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Plasma Physics (Physics/ECE/NE 922) Seminars

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Events During the Week of October 2nd through October 9th, 2016

Monday, October 3rd, 2016

Magnetic Mirror Fusion Game Changing Discoveries
Time: 12:00 pm
Place: 2241 Chamberlin Hall
Speaker: Tom Simonen, Michigan Tech
Abstract: Scientific results from the Russian Gas Dynamic Trap (GDT) experiment [1] and technological developments from ITER R&D motivate examination of new magnetic mirror confinement fusion concepts. This talk will describe advances in the understanding of the physics [2] of axisymmetric MHD- stability, ion cyclotron micro-stability and axial electron temperature confinement as well as developments in ITER of high-field superconducting magnets, high-frequency MW level microwave gyrotrons, and 1 MeV energy neutral beams all of which are applicable to mirror systems. Favoring high ion temperatures, we note that mirrors provide the possibility of burning advanced fuel such as DD [3].
Footnote: During the 1980's the Wisconsin Phaedrus experiment played a significant role in developing the understanding of mirror physics [4] and, more recently, collaborated with the GDT experiment.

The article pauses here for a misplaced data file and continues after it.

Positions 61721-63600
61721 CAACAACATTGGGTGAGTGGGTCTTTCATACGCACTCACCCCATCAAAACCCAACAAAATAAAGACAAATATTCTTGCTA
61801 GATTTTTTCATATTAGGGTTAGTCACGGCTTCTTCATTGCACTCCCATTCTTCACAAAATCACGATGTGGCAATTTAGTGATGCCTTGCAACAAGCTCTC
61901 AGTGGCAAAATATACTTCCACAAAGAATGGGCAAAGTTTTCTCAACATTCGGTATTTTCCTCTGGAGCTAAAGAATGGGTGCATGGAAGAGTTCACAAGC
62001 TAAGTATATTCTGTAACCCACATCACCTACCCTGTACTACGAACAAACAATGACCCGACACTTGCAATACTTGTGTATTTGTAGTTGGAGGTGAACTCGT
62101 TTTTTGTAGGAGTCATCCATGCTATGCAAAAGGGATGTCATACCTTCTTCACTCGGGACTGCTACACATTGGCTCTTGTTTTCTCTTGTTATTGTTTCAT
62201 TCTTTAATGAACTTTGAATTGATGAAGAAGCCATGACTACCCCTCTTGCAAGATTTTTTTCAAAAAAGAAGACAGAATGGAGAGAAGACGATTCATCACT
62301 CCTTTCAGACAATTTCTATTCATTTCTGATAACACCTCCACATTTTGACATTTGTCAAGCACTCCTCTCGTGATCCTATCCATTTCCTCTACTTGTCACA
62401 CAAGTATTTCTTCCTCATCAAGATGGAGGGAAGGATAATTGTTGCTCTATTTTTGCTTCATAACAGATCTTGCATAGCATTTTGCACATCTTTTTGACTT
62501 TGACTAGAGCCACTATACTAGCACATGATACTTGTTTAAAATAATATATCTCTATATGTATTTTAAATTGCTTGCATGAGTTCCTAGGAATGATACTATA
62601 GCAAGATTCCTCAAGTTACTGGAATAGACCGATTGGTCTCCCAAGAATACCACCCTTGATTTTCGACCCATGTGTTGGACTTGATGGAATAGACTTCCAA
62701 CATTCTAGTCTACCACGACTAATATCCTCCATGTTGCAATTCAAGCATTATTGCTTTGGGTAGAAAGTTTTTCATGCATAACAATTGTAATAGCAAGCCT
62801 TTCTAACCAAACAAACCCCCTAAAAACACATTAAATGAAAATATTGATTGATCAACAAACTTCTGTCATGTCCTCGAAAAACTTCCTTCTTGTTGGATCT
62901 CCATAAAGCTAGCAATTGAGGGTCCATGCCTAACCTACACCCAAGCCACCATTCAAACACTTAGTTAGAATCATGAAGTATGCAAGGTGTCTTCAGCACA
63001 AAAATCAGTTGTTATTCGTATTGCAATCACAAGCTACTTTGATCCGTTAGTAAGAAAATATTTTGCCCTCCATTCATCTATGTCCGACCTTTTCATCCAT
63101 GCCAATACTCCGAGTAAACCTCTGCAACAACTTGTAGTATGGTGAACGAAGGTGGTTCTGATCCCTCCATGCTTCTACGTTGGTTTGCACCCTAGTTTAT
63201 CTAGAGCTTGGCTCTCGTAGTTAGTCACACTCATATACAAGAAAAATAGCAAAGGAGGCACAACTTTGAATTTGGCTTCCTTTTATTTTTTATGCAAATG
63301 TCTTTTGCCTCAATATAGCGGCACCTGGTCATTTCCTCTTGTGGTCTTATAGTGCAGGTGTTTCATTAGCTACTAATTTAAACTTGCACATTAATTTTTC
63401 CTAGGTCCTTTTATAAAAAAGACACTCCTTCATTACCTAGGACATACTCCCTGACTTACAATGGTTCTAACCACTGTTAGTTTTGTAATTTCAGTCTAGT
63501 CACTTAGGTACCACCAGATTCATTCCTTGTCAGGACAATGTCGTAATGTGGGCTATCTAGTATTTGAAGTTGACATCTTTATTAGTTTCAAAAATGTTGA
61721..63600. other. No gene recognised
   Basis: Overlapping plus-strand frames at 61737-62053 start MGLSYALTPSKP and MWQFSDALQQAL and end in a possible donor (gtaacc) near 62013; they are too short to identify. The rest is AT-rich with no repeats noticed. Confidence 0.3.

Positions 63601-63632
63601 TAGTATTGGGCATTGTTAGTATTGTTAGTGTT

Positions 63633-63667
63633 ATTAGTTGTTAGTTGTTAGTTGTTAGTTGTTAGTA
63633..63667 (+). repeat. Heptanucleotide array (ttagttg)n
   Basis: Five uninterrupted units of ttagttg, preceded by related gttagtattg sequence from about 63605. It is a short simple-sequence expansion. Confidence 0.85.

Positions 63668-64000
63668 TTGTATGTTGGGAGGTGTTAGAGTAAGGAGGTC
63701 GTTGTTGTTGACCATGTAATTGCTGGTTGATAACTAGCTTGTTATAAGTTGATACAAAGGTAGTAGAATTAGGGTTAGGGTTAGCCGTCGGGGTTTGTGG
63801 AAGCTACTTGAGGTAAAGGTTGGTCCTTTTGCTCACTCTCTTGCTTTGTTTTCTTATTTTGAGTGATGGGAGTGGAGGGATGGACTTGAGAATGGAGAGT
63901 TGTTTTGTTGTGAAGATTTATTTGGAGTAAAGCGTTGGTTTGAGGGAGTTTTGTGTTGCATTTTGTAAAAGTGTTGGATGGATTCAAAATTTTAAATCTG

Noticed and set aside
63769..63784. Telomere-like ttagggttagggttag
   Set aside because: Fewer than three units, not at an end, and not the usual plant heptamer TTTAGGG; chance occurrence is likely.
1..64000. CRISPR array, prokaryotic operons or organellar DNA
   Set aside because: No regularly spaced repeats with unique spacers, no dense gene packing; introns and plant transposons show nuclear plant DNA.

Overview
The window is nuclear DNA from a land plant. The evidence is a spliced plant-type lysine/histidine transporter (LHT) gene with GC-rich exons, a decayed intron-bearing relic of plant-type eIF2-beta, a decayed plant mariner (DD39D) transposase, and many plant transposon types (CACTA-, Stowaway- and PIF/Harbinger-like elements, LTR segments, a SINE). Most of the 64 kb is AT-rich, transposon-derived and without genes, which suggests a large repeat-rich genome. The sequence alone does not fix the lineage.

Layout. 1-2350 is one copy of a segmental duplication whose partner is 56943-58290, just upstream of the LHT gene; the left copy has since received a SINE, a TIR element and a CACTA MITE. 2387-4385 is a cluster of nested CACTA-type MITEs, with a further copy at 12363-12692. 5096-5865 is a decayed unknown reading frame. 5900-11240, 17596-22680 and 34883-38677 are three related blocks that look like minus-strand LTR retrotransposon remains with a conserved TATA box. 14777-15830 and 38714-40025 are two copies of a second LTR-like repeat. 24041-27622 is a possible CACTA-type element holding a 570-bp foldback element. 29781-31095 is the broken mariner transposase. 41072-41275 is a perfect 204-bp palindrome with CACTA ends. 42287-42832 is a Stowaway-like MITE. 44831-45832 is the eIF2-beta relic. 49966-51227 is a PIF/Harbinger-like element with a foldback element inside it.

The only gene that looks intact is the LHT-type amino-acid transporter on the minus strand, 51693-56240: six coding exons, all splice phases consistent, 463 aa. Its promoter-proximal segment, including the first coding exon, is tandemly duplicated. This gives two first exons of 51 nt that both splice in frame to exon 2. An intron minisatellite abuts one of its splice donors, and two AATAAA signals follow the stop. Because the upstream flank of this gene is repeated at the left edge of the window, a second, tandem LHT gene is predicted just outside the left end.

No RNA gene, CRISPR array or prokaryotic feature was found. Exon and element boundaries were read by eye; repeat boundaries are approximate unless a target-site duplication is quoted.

1. P.A. Bagryanski, et al., Physical Review Letters 114, 205001 (2015)
2. T.C. Simonen, Journal of Fusion Energy 35, 63 (2016)
3. T.K. Fowler, submitted for publication and presented at Open Systems Conference 2016
4. N. Hershkowitz, Nuclear Fusion 30, 1761 (1990)
Host: Cary Forest
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Tuesday, October 4th, 2016

No events scheduled

Wednesday, October 5th, 2016

No events scheduled

Thursday, October 6th, 2016

No events scheduled

Friday, October 7th, 2016

In silico extreme plasmas: from plasma based accelerators to pair plasmas
Time: 3:30 pm
Place: 2241 Chamberlin hall
Speaker: Luis Silva, University of Lisbon
Abstract: The advent of ultra intense lasers and particle beams is opening new frontiers in physics by triggering the exploration of scenarios with unprecedented extreme conditions dominated by relativistic effects ranging from plasma based accelerators and intense light sources to collisionless shocks and the magnetospheres of pulsars. In some of these conditions, even QED effects play an importance role, with the production of hard photons and electron-positron pairs. These scenarios are highly nonlinear and can only be fully captured via self consistent ab initio massively parallel kinetic simulations. I will revise some of the most important advances and the open challenges in the field, illustrating how large scale numerical simulations are helping us to capture in silico these extreme laboratory and astrophysical environments.
Host: Cary Forest
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